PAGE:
Bishop John McDowell, Church of Ireland Bishop of Clogher, and Mgr Joseph McGuinness, Roman Catholic Diocesan Administrator of Clogher
When the great biblical scholar Monsignor Ronald Knox was only four years old he was asked by one of his parents what he did when he couldn't sleep at night. He is said to have replied: 'I lie awake and think about the past' - an unusual answer for a child.
Over the past twelve months we on this island have been invited to think a great deal about the past - or more precisely the past of 100 years ago - a time of revolution and war. It was a time of unprecedented violence in Ireland and in the world and we have every reason to be thankful that we now no longer resort to violence to settle our differences.
However it is not so very different today in other places. Although there is no world war there are wars all over the world, and empires continue to be built and to collapse in violence. It is not even all that different from 2000 years ago when the child Jesus came into the world in the stable of Bethlehem. Jesus was born into a violent world, into an Empire founded on violence; and almost immediately that violence threatened him, in the form of King Herod, the servant of the Roman Empire. In the words of the Christmas carol: 'So he gave the word to slay, and slew the little childer…”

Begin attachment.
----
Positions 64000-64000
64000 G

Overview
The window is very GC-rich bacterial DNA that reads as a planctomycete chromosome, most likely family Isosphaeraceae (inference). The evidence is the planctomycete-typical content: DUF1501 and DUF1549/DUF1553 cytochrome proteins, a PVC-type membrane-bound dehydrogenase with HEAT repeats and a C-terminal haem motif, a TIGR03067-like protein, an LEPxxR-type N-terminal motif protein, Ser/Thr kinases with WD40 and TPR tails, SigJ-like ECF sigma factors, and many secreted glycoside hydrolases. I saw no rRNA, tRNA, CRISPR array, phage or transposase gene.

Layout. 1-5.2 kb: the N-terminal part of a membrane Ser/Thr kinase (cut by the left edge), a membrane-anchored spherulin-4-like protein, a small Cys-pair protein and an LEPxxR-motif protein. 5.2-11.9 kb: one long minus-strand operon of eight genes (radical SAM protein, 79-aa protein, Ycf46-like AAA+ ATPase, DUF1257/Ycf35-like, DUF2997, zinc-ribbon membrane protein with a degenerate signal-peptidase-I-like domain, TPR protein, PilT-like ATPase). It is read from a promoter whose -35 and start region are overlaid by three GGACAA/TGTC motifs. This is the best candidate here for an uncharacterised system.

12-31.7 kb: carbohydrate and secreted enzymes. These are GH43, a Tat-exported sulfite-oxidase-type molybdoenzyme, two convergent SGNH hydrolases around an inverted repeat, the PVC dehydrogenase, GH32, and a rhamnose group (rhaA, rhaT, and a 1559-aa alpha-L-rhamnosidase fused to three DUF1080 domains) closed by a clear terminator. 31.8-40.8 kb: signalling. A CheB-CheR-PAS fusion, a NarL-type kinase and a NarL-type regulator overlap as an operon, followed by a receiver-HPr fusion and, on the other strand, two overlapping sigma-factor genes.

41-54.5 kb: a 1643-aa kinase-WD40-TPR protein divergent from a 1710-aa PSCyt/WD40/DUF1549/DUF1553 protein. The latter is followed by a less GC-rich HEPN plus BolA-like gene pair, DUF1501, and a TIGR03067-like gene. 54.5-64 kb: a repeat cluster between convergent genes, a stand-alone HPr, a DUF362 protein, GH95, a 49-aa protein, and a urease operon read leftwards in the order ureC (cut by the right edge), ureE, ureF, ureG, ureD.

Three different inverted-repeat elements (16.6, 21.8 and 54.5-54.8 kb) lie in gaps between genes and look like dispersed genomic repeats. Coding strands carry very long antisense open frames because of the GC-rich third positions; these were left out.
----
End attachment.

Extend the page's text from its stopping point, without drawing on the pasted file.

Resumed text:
As then in Bethlehem, so now in Aleppo, Mosul, Cairo… the emperors of the modern world use their servants and the little children are slain. Sometimes, in the face of such darkness, we may wonder how the world holds together at all. For Christians the answer lies with the child in the manger, the Son sent by his Father to be a light that can never be overcome by darkness and to bring into the world a depth of love so great that it can never be overcome by any hatred or violence.
That light and love of the Son abides in the hearts of all of those born by water and the Spirit. Knowing this, we can never lose hope. Nor should we cease to support in prayer and in action all who are suffering the consequences of the violence of this world. May the Christmas season renew within us all the gifts of hope, charity and peace. May we not lie awake thinking about the past, fearful about the present or apprehensive about the future.
Instead may our hearts be touched by the peace of the child Jesus, whose hand closes round Mary's finger and with irresistible tenderness pulls down her love on him. May the tenderness of that love surround you and yours this Christmas.
Mgr Joseph McGuinness
The Rt Revd John McDowell
Monsignor Joseph McGuinness